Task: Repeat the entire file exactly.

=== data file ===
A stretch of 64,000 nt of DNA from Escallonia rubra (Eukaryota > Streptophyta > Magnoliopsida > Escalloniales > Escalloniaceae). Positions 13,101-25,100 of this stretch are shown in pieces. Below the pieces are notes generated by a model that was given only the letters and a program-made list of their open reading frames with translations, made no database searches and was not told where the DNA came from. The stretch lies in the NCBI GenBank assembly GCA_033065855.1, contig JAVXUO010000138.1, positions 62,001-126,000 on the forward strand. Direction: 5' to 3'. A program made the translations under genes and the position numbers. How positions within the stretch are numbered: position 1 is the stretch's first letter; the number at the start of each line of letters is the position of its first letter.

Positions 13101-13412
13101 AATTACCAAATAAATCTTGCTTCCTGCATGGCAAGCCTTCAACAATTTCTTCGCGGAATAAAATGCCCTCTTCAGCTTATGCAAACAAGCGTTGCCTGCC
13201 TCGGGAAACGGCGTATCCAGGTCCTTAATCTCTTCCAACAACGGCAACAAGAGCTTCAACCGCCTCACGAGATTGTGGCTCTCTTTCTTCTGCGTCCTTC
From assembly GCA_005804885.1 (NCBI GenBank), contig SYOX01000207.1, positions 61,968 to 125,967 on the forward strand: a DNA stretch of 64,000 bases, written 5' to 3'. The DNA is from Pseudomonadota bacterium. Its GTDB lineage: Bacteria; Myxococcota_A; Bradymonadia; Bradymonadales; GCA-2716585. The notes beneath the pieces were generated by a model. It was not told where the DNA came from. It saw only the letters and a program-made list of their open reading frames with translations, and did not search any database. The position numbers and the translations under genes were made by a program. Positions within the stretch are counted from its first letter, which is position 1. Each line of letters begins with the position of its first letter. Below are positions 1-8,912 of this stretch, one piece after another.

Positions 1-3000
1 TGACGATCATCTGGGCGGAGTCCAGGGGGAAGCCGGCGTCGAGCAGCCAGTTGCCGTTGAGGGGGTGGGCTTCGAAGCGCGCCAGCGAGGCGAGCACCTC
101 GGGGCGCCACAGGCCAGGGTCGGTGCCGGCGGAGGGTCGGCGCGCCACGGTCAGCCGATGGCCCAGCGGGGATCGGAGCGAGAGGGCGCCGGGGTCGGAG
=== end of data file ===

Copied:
A stretch of 64,000 nt of DNA from Escallonia rubra (Eukaryota > Streptophyta > Magnoliopsida > Escalloniales > Escalloniaceae). Positions 13,101-25,100 of this stretch are shown in pieces. Below the pieces are notes generated by a model that was given only the letters and a program-made list of their open reading frames with translations, made no database searches and was not told where the DNA came from. The stretch lies in the NCBI GenBank assembly GCA_033065855.1, contig JAVXUO010000138.1, positions 62,001-126,000 on the forward strand. Direction: 5' to 3'. A program made the translations under genes and the position numbers. How positions within the stretch are numbered: position 1 is the stretch's first letter; the number at the start of each line of letters is the position of its first letter.

Positions 13101-13412
13101 AATTACCAAATAAATCTTGCTTCCTGCATGGCAAGCCTTCAACAATTTCTTCGCGGAATAAAATGCCCTCTTCAGCTTATGCAAACAAGCGTTGCCTGCC
13201 TCGGGAAACGGCGTATCCAGGTCCTTAATCTCTTCCAACAACGGCAACAAGAGCTTCAACCGCCTCACGAGATTGTGGCTCTCTTTCTTCTGCGTCCTTC
From assembly GCA_005804885.1 (NCBI GenBank), contig SYOX01000207.1, positions 61,968 to 125,967 on the forward strand: a DNA stretch of 64,000 bases, written 5' to 3'. The DNA is from Pseudomonadota bacterium. Its GTDB lineage: Bacteria; Myxococcota_A; Bradymonadia; Bradymonadales; GCA-2716585. The notes beneath the pieces were generated by a model. It was not told where the DNA came from. It saw only the letters and a program-made list of their open reading frames with translations, and did not search any database. The position numbers and the translations under genes were made by a program. Positions within the stretch are counted from its first letter, which is position 1. Each line of letters begins with the position of its first letter. Below are positions 1-8,912 of this stretch, one piece after another.

Positions 1-3000
1 TGACGATCATCTGGGCGGAGTCCAGGGGGAAGCCGGCGTCGAGCAGCCAGTTGCCGTTGAGGGGGTGGGCTTCGAAGCGCGCCAGCGAGGCGAGCACCTC
101 GGGGCGCCACAGGCCAGGGTCGGTGCCGGCGGAGGGTCGGCGCGCCACGGTCAGCCGATGGCCCAGCGGGGATCGGAGCGAGAGGGCGCCGGGGTCGGAG